48) Become the fastest human alive.

49) Become a political leader and eliminate all pants from existence.

50) Edit a literary quarterly.

51) Signal to someone that he or she may cut in front of you.

45) Signal to someone that he or she may not cut in front of you, and doing so will anger you.

52) Participate in a longest tongue contest.

53) Participate in a shortest tongue contest.

54) Perform a sexual act in a pornographic film.

55) Complete a dissertation.

56) Indicate to a person of the opposite sex that you like him or her.

57) Judge a wet t-shirt contest.

58) Submit an abstract to a medical conference.

59) Perform quadruple bypass surgery.
60) Perform quadruple bypass surgery on a horse.

61) Make a watch.

62) Move scorpions from one box into another on a television program.

63) Lose a quarter of a million dollars playing high stakes blackjack in Vegas.

64) Write a detective novel.

65) Solve a murder.

66) Murder a detective.

67) Save a child from a terrible ferris wheel accident.

68) Direct traffic.

69) Beg a debtor to have mercy and not take your finger.

70) Mourn a recent tragedy and honor those who have died in the tragedy.

71) Make love to the person you love.

72) Lick the person you love's ass.

Monday, October 15, 2007

The Top 10 (Modern) Korean Poets

The list and ranking formats are generally tired. How many ways can you write a magazine or newspaper article about the Top 10 [fill in the blank]? They're especially overdone in lifestyle magazines, where it's considered hack to have a list with less than 50 entries. The result are absurd numbers of mundane things, like "73 Things You Can Do With Your Tongue."

That said, I find rankings and lists useful when they're about a topic I know nothing about. A case in point is this recently published list of Top 10 Modern Korean poets. The rankings don't matter; I find it useful because it's a starting point for exploring the topic. I may discover eventually that I don't agree with the list at all, but without it I'd be overwhelmed by the total number of Korean poets and wouldn't know where to start.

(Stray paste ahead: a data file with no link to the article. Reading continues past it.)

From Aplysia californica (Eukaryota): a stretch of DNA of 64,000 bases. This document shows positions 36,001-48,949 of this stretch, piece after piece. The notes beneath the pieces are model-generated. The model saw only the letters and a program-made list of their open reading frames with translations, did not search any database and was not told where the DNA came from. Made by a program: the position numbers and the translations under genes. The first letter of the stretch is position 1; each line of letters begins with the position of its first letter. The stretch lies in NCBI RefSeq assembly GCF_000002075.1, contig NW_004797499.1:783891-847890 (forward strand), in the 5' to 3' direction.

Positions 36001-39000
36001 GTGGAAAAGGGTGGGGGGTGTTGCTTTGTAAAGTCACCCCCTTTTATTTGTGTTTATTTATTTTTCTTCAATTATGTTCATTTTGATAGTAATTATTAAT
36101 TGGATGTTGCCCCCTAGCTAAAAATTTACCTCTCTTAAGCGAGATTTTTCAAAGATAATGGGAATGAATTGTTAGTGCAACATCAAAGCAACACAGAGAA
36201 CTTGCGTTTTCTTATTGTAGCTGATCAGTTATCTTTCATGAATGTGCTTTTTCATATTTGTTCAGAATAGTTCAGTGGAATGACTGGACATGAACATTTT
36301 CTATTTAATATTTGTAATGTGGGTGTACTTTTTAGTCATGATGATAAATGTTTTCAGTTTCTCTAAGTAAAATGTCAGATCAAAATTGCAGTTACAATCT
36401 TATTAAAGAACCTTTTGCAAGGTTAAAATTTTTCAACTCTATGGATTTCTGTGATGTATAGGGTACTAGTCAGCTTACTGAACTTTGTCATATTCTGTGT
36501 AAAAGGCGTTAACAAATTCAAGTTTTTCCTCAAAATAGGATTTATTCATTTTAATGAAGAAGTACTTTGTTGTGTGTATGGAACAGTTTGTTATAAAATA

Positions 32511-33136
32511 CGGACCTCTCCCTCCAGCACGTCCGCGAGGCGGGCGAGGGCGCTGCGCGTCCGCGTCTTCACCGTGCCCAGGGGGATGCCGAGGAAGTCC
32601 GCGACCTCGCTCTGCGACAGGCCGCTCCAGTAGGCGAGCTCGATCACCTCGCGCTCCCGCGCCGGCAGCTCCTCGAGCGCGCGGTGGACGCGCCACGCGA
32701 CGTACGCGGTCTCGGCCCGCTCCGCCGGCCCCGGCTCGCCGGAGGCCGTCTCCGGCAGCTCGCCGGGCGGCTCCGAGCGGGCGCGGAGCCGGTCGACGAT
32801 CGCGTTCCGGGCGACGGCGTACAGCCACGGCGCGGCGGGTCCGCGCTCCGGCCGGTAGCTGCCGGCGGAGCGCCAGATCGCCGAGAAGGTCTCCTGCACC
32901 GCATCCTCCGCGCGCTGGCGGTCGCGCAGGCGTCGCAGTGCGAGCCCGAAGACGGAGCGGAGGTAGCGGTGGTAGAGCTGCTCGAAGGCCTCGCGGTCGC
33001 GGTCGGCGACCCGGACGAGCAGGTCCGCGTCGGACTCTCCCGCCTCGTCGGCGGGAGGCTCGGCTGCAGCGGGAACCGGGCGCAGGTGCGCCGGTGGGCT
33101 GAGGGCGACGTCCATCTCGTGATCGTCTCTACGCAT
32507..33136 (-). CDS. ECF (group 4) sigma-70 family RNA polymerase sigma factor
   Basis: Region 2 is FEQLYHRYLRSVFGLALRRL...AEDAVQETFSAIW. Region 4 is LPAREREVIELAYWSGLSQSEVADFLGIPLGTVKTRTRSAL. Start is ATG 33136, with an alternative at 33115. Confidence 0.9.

Thursday, October 11, 2007

Build Your Audience One Reader at a Time

Here’s an idea for self-promotion: A couple of writers in Seattle are giving poems away. Each one put up a box by their homes with copies of their poems. Passersby and guests are invited to take one for free. Read more about it here and ask yourself--What if there was a poetry box at every bus stop?


Poetry Center Gets New Home

One of the largest poetry collections in the world is housed at the U of Arizona Poetry Center, which just moved into a new, larger building. Read about it here.


Monday, October 1, 2007

Print on Demand: A boon to DIY publishing

In the interview I linked to below, Jen mentions that Horse Less is planning to print books with Lulu, a print-on-demand publishing company. I’ve been meaning to write about POD on this blog for awhile, because it’s a huge issue in the printing industry, especially the book publishing specifically.

First of all, if you are remotely interested in the topic of DIY publishing, you should be reading the newsletter Publishing Basics put out by Ron Pramschufer of RJ Communications. It is the single best resource on independent publishing that I read regularly because of its balance between practical info and birds-eye view of the topic. For instance, here’s a recent article on Amazon.com’s acquisition of iUniverse.

If you want some perspective on the way POD is affecting book publishing, the article is a good place to start (and then read some of the back issues). One of things I’ve taken from my reading on POD and as partner in RMP is that the print-on-demand part of POD is not exactly why it has been a boon to DIY publishers.

Most people assume the reason that print-on-demand removes a huge barrier to independent publishing is because you don’t have to pay for books that don’t get sold. However, that particular cost savings is negligible in my view. Printing 1,000 books up front is not prohibitively expensive. In fact, the unit cost is always lower than if the books are printed on demand. Where I think POD printers have done a great service for DIY publishing is not in the printing but the auxiliary services, such as listing the books on a website, taking care of order processing and mailing the printed book when someone buys them. Those are the most expensive and time consuming parts of running an independent press.


What's Jen Tynes Watching on TV?

In a recent interview at poetry blog Women on the Web, RMP author Jen Tynes gives a rundown of the things that interest her. She also discusses her role as editor and publisher for horse less press.